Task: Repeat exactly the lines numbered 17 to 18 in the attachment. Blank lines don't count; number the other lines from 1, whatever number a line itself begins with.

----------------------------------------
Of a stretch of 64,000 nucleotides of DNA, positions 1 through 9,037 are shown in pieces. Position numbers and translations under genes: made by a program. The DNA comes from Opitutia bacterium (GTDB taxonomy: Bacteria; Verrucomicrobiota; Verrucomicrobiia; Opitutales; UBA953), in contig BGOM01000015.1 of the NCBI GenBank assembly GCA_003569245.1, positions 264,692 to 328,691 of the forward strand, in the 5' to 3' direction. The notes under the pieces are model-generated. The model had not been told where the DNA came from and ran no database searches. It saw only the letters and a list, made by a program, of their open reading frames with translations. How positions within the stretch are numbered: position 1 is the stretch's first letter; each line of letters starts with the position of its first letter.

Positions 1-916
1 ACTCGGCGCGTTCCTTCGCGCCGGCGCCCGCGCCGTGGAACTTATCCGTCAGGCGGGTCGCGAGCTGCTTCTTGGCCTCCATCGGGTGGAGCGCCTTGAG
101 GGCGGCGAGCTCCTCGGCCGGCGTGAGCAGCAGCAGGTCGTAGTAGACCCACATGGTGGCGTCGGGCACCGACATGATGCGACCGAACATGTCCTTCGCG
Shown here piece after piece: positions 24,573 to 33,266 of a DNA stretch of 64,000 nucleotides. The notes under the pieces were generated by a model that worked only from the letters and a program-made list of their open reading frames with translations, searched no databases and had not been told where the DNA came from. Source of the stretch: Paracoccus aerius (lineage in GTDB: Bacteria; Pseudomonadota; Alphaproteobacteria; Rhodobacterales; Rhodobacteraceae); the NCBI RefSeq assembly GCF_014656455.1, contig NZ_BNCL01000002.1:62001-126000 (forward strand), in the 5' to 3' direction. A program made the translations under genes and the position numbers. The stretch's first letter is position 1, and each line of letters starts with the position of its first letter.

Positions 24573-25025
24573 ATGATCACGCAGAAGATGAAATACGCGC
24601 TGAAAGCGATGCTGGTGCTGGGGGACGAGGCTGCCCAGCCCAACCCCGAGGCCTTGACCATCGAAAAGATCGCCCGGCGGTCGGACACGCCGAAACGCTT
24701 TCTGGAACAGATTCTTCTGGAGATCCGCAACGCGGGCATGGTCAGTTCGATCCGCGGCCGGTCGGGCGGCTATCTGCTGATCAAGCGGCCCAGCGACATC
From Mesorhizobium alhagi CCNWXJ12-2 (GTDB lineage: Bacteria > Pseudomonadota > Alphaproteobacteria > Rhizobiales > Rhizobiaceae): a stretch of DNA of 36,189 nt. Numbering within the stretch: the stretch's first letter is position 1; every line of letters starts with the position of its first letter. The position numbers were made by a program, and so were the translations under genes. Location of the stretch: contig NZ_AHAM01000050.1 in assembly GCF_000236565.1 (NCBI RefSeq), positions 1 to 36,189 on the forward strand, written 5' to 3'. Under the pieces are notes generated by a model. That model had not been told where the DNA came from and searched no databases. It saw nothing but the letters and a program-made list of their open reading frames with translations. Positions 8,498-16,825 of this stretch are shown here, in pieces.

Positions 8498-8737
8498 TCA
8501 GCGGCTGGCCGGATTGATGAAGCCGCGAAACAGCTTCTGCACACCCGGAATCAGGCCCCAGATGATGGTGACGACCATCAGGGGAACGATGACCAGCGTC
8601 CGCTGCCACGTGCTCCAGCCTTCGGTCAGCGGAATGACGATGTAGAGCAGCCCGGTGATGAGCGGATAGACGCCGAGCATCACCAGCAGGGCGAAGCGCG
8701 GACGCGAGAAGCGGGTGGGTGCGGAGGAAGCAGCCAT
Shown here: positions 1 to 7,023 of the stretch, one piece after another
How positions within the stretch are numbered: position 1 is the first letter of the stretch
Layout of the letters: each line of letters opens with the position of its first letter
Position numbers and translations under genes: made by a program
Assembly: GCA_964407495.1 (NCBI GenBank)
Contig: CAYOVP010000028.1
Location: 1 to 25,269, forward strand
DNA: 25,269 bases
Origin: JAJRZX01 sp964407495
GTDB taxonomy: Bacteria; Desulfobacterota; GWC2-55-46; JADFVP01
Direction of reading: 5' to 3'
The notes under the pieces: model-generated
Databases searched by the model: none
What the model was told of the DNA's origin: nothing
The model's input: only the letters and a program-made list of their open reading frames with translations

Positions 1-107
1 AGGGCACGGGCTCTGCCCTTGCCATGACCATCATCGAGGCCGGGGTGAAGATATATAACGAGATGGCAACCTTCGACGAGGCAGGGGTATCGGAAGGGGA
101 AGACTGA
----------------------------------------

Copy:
How positions within the stretch are numbered: position 1 is the first letter of the stretch
Layout of the letters: each line of letters opens with the position of its first letter